Other than the puzzles that broke your streak, were there any others that came close to throwing you?
I noted this in my archives thread, but I’m a little surprised that Wordle took off the way that it did, because some of the early puzzles were ROUGH. I abhor spoilers or hints of any kind, so I won’t get specific, but there’s one in the first 10 that’s pretty scary, and somewhere between 130 and 140 is one with real potential for dismay. I currently have 19 6/6s, but most of those were sure things by the end. Hands down the most terrified I’ve been playing Wordle came in the 110s; one of my losses occurred there, and it came down to a situation where there were three viable solutions on the last row, and I just happened to guess wrong, which is part of the game. I followed up that little fiasco, however, with a 6/6; it wasn’t a particularly tough word, as I really just got unlucky, but I was definitely sweating at the prospect of back-to-back losses.
If you do break your streak again, would you consider quitting the game? Why or why not?
Provided Wordle stays true to the fundamentals of its current iteration, under no circumstances will I stop playing this game. I’m almost certain there’s somebody out there right now with a longer streak than mine, and, on the off-chance that there isn’t, someone who either hasn’t started playing or is yet to discover one of the many methods of running through the archives (shout out to Genie Lauren on Twitter for showing me the tool I used) is going to top it. I’ve lost three times, and two of those were just a numbers game, with more possibilities than I had remaining guesses, and I happened to come up short; the chances of others getting both of those right are pretty good, so it really is just a matter of time. All that to say, the maintenance, length, or purported peerlessness of some streak isn’t even a factor behind why I play Wordle; it’s just a wonderful little game! It’s beautifully simple, uniquely wholesome in its collective experience, and a lot of people, myself included, get a measure of joy (and, dare I say, sense of accomplishment?)—however relatively small—from this silly daily word puzzle; that’s not insignificant in 2022. Even the name is cute! Admittedly, however, I would be a little bummed if I drop the ball now that you’ve taken the time to write an article about this streak.
A lot of folks told me that they would give up if they break their long streaks. What do you make of them?
There’s no one way to play the game. Who am I to legislate someone’s reaction to what they consider a huge letdown? If you’re in it for the streaks, or completing the puzzle in as little time as possible, you do you! Personally, I would wish that someone’s enjoyment of Wordle not be tied to an aspect of the game that could end, or in which they could falter, but if somebody no longer has fun with this particular game, they won’t exactly want for others. May their streaks never end. As long as you don’t belittle anyone who has a different relationship to the game than you, there’s nothing wrong with any given experience; the one exception whose experience is absolutely invalid is the tech jerk who blatantly ripped off the game in an attempt to deceive people on the Apple store and shamelessly monetize what was clearly designed to be a communal resource. Don’t be that guy, ever.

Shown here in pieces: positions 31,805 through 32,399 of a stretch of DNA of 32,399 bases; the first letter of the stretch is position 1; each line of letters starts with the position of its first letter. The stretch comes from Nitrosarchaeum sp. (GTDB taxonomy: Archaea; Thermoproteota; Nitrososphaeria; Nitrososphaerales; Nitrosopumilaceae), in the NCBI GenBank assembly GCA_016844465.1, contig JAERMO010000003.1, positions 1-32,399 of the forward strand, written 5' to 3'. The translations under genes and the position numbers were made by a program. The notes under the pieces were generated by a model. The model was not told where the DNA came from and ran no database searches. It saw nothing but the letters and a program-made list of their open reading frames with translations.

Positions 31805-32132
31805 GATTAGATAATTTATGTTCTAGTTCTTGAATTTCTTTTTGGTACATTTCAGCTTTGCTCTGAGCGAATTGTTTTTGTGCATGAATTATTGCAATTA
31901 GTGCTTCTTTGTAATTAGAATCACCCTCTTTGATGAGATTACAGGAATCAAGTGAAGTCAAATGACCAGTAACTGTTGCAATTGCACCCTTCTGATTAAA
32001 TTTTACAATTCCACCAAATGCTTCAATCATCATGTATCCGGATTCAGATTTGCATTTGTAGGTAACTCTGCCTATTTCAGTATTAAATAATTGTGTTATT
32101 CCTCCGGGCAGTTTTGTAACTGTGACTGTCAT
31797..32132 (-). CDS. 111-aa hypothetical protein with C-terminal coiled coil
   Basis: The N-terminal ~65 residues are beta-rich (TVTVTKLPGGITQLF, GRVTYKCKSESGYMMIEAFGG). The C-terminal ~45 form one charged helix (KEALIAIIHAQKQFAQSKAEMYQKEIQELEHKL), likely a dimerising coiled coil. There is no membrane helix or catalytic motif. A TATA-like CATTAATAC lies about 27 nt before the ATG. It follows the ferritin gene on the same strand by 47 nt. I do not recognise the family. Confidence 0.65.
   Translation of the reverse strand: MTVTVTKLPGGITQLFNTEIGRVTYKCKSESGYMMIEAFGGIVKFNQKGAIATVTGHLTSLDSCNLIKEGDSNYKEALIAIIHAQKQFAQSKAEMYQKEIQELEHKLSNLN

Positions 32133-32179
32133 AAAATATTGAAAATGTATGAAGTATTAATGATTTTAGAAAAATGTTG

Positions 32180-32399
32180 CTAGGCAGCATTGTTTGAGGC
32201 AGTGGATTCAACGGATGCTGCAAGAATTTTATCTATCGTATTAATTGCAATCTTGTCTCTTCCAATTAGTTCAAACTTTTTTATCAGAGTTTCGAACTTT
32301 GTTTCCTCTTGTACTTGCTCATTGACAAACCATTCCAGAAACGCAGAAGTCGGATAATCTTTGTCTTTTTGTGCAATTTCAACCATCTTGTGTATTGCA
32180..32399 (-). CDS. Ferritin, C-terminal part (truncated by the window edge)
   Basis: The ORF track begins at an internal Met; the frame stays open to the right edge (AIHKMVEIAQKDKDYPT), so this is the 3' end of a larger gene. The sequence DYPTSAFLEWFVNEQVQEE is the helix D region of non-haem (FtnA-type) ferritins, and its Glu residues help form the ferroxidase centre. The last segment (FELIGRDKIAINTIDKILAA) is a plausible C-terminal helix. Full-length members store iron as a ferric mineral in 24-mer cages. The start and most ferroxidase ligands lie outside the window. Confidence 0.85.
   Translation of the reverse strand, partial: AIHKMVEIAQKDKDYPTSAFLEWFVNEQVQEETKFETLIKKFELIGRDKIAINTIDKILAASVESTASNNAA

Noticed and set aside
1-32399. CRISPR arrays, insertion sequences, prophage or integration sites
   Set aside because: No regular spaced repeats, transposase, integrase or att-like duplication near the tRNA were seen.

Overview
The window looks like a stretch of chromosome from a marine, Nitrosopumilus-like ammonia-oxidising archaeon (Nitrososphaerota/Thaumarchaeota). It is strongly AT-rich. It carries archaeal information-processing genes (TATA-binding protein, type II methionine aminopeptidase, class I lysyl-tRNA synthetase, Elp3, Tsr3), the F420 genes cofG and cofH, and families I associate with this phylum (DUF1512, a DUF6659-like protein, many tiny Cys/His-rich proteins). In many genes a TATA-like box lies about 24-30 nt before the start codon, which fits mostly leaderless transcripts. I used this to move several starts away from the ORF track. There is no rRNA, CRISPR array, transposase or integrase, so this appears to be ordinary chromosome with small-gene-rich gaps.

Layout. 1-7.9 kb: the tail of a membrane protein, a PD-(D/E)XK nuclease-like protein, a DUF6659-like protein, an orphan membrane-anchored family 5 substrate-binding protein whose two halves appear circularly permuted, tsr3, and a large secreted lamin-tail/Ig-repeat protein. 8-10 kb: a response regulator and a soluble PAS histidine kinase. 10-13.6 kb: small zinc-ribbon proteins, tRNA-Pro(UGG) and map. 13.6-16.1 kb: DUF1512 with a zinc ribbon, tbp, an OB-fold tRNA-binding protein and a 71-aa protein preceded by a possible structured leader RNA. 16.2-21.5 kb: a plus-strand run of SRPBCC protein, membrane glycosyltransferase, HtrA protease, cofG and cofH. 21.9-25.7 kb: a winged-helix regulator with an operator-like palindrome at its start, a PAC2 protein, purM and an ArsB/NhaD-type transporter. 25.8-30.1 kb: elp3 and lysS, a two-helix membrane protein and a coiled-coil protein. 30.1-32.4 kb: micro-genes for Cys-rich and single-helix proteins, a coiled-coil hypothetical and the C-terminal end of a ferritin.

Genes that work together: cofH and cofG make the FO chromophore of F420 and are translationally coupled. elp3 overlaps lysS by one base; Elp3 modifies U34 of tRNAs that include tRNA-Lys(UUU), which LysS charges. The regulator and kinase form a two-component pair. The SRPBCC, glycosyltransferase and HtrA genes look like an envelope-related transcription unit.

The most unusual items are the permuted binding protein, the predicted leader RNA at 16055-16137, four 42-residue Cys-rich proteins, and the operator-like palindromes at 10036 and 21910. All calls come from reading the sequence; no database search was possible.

Do you participate in any Wordle communities to discuss daily challenges or stats? What do those look like, or what would you want them to look like?
I know that there’s one such community on Twitter with about 1,600 members. There’s some discussion—regarding streaks, archives, news, and the like—but it’s mostly just people posting results, sometimes with commentary, and others responding with encouragement. I think it could be fun to see that blossom into an open-source space for those interested in developing quality-of-life additions to the game (for instance, I know there are some who would jump at the chance to have a native timer track how quickly completion is achieved, as they’re more concerned with speed than guess efficiency), but would be perfectly contented with it remaining the pleasant corner of Twitter as which it currently serves.
Are you this good at other games, like video games and board games? Or is there just something about Wordle that unlocked your latent champion?
I don’t think I’m all that great at Wordle! What I will say is that I’ve loved all kinds of games my entire life. I played a ton of board games growing up (and do to this day), adore anything to do with cards, was rated around 1,400 in chess at one point, am perpetually down for a rousing round of Scrabble or Scattergories, and absolutely enjoy a good video game (exclusively on the hardest difficulty), but I wouldn’t say I’m stellar at any of those. I do fancy myself pretty formidable at Snatch and Bananagrams, where there’s obviously some overlap with Wordle. The one game in which I will unabashedly claim top-tier talent is beer die, though I’ve no doubt there are some close friends and family who would have something to say about that.
What is it about Wordle that makes you particularly proud of your success?
I don’t know that I’d say I’m notably proud of what I’ve done with the game, but I do love the community aspect that is fundamental to the experience. I’m a stalwart believer in building community in extensively varied contexts, and Wordle is no exception. The game encourages you to share your escapades with others, not to unlock extra puzzles or earn better scores (to the downright bewilderment of some online), but to foster connections between those who have similarly participated. A few years ago, podcast host Katie Nolan pointed out that Game of Thrones was the first true shared pop culture phenomenon that society had embraced in a while, and acknowledged that we might not enjoy something like it again; I think Wordle offers shades of that elusive collectiveness, and we can rest assured that it won’t flub the last two seasons.